The global microelectronics industry is undergoing massive changes. Semiconductor manufacturing, largely done abroad, is threatened by political instability that could derail current global supply chains. In response, companies are increasing semiconductor production in the U.S.

Semiconductor technology is also close to approaching the limits of Moore’s Law, which states that chips double in computing power every two years while costs are cut in half. This has left those in the semiconductor field to explore new types of technology.

In response to such large changes in the semiconductor industry, the Semiconductor Research Corporation, or SRC, formed the Joint University Microelectronics Program, or JUMP, 2.0. The coalition is a public-private partnership made up of universities, industry partners and the Defense Advanced Research Projects Agency, or DARPA.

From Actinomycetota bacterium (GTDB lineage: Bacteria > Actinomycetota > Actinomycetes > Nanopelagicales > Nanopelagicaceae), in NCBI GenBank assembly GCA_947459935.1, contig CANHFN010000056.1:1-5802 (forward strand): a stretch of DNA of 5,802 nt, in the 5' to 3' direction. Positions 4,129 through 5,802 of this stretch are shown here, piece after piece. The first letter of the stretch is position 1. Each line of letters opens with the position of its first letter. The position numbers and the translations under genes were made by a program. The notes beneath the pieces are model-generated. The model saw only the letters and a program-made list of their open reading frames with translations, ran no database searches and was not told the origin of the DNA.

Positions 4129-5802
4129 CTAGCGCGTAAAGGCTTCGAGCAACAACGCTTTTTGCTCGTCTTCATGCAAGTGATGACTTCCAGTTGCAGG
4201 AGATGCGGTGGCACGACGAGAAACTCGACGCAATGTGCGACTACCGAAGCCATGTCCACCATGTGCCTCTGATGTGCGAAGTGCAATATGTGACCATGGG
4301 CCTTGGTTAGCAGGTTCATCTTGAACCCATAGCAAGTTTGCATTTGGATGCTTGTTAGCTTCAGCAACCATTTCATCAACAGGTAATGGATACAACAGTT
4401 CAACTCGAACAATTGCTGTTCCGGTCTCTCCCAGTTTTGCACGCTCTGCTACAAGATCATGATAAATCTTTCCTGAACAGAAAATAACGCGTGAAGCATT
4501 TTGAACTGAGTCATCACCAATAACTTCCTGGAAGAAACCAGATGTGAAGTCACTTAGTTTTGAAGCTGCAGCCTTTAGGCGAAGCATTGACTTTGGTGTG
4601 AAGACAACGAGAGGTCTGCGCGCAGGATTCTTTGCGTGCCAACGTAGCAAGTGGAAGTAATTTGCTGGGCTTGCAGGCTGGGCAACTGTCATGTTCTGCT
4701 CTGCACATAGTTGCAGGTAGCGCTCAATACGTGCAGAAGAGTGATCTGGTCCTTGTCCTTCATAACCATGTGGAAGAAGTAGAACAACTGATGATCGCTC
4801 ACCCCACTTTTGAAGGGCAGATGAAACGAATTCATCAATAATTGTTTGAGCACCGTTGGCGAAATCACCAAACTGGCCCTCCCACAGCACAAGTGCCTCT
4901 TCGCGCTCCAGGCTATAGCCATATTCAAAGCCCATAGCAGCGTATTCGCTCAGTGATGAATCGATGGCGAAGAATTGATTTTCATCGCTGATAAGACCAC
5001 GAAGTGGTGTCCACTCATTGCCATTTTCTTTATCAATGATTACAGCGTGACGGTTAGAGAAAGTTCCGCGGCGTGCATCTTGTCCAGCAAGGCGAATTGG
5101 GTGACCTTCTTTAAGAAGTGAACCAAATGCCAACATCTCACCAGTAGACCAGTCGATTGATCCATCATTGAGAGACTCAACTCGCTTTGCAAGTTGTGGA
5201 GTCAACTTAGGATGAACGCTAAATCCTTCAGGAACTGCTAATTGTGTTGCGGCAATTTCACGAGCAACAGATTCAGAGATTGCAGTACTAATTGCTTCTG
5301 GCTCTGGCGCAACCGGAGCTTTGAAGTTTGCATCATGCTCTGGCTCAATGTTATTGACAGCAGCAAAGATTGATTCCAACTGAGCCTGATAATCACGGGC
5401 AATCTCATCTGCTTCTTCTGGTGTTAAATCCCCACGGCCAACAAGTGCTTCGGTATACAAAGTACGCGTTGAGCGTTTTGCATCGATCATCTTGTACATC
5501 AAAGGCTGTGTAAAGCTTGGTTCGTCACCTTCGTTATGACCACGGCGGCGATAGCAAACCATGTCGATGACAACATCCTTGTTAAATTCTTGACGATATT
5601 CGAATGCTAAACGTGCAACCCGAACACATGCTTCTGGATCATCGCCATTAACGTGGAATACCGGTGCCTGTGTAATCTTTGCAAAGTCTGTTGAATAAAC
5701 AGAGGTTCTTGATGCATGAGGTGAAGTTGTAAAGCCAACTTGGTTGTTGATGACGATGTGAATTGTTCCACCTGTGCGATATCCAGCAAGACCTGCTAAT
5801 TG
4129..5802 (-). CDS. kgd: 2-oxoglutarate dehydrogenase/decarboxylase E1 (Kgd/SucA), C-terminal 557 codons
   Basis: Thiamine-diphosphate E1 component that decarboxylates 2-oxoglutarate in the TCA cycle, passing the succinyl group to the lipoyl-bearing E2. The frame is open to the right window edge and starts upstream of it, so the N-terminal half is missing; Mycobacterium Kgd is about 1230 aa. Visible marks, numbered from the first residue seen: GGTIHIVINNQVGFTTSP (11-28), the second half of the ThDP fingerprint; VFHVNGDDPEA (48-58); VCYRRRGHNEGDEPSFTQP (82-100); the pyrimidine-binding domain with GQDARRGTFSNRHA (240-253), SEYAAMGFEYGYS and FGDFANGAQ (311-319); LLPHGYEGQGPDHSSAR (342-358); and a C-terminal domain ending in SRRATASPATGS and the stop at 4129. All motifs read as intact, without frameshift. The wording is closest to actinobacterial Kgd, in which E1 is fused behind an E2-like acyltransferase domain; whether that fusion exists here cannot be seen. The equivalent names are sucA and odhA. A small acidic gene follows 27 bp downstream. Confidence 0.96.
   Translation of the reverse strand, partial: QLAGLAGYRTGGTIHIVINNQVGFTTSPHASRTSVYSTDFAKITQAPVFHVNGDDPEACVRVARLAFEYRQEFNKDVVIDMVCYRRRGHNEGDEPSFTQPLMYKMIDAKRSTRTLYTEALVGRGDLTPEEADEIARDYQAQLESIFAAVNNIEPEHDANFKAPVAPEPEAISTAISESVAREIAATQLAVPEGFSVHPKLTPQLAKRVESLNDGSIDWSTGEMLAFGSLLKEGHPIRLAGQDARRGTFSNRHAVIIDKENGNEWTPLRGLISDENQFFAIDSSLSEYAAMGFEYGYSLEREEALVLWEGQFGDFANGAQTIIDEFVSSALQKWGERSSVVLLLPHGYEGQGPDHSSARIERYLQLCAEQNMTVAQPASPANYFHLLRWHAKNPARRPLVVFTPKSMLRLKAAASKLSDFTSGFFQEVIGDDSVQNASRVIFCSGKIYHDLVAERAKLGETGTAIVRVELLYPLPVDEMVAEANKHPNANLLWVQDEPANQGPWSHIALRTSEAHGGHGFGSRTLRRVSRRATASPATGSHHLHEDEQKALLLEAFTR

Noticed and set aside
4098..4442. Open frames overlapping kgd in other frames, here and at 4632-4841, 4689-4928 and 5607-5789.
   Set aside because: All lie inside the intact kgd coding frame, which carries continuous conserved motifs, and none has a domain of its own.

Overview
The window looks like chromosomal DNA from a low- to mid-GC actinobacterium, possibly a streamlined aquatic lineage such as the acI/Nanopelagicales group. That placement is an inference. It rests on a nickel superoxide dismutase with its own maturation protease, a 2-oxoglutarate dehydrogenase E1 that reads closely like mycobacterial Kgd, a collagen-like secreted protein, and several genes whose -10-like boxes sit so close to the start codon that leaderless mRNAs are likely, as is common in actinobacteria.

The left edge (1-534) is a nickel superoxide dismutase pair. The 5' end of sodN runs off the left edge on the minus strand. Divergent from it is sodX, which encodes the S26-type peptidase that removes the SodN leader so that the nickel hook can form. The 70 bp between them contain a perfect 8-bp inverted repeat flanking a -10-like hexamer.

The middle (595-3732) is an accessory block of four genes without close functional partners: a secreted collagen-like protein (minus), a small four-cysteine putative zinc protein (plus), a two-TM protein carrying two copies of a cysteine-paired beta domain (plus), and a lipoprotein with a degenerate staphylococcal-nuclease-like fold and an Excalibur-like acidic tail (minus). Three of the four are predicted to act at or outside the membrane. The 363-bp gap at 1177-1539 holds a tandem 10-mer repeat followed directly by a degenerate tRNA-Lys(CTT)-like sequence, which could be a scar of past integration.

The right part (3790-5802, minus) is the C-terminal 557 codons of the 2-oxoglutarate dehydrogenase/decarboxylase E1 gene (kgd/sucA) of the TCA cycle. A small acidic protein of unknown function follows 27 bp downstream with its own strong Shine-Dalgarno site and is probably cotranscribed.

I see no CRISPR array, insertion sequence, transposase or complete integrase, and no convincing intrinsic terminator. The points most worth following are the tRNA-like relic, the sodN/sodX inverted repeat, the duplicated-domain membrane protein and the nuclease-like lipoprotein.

According to DARPA, JUMP 2.0 consists of research centers focusing on a variety of technical challenges relevant to semiconductors. One of these research centers is the Center for Heterogeneous Integration of Micro Electronic Systems, or CHIMES, led by Penn State. Fourteen university partners, including Arizona State University, will collaborate through the center to advance future microelectronics capabilities.

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